UCAGenomiX related publications

Du to our strong expertise in "omics" experiments and in microRNAs topics we decided to separate into 3 categories the related publications into which the Functional genomics Platform of Nice-Sophia-Antipolis is involved :
  1. Expression studies (DNA microarrays and high-throughput sequencing experiments)
  2. MicroRNA studies
  3. Miscellaneous

Chevalier Benoit

 chevalier@ipmc.cnrs.fr
 04 93 95 77 90
 660 route des lucioles 06560 Valbonne - Sophia-Antipolis

9 publications found

1. The "one airway, one disease" concept in light of Th2 inflammation.
Eur Respir J. 2018 Sep 6. pii: 1800437. doi: 10.1183/13993003.00437-2018.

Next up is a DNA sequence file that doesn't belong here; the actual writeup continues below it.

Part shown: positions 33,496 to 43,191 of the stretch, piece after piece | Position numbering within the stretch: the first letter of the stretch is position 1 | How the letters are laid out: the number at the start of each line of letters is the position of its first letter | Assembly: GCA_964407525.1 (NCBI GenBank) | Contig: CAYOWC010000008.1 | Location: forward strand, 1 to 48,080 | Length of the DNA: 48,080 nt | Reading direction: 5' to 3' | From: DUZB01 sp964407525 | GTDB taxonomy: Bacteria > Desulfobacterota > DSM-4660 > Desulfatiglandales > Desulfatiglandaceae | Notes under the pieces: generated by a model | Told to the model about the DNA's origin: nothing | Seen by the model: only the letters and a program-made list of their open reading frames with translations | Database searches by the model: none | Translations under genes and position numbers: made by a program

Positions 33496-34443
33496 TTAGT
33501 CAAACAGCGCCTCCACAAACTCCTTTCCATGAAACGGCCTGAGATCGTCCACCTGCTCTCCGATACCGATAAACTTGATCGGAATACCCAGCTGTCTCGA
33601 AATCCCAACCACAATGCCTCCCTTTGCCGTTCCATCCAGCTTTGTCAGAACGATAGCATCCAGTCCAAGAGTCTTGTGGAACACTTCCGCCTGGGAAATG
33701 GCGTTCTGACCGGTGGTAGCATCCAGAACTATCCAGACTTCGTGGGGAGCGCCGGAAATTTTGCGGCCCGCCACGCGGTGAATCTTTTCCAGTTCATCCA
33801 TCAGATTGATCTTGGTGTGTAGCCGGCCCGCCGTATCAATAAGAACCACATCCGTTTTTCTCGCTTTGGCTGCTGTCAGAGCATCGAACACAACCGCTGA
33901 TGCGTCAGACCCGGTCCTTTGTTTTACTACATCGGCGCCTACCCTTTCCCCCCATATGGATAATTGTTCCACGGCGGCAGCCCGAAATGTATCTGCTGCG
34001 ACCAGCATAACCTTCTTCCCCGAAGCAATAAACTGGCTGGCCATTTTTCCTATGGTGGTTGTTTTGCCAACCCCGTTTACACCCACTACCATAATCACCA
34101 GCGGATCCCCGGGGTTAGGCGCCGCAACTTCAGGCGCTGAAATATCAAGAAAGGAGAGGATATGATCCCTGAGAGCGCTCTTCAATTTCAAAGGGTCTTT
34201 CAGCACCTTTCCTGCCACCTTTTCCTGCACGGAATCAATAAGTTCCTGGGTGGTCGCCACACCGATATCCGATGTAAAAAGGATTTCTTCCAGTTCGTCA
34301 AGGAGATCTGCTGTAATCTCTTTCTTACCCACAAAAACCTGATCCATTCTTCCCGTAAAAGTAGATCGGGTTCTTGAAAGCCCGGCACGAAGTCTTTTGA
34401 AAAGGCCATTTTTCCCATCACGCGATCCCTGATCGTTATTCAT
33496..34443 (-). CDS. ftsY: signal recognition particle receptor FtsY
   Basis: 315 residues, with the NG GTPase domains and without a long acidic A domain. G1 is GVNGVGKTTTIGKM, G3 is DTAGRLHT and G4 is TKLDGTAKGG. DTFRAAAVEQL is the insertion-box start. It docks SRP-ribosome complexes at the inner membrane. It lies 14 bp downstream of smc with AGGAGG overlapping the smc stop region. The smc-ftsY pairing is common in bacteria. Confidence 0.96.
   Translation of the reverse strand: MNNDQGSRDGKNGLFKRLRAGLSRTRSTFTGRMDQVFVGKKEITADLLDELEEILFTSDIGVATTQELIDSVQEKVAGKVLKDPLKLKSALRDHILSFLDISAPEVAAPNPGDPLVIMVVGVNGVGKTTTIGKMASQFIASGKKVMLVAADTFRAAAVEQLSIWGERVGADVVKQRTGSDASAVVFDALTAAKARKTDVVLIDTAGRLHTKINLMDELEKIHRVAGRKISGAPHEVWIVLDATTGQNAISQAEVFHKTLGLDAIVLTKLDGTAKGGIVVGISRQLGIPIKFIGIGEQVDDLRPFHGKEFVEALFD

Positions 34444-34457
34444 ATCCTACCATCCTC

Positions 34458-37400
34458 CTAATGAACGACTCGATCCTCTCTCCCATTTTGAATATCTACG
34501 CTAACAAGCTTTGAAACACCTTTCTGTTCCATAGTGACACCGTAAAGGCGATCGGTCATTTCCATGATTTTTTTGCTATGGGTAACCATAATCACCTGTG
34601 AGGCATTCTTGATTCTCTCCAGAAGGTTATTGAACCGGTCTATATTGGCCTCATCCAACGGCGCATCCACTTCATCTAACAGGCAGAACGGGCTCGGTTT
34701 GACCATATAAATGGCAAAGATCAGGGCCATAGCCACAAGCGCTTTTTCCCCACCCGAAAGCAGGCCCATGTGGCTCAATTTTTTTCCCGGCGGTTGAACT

Giovannini-Chami L, Paquet A, Sanfiorenzo C, Pons N, Cazareth J, Magnone V, Lebrigand K, Chevalier B, Vallauri A, Julia V, Marquette CH, Marcet B, Leroy S, Barbry P
Université Côte d'Azur, Hôpitaux pédiatriques de Nice CHU-Lenval, Pediatric Pulmonology and Allergology Department, Nice, France. Université Côte d'Azur, CNRS, Institut de Pharmacologie Moléculaire et Cellulaire, Sophia Antipolis, France. Université Côte d'Azur, CHU de Nice, FHU Oncoage, Pulmonology Department, Nice, France.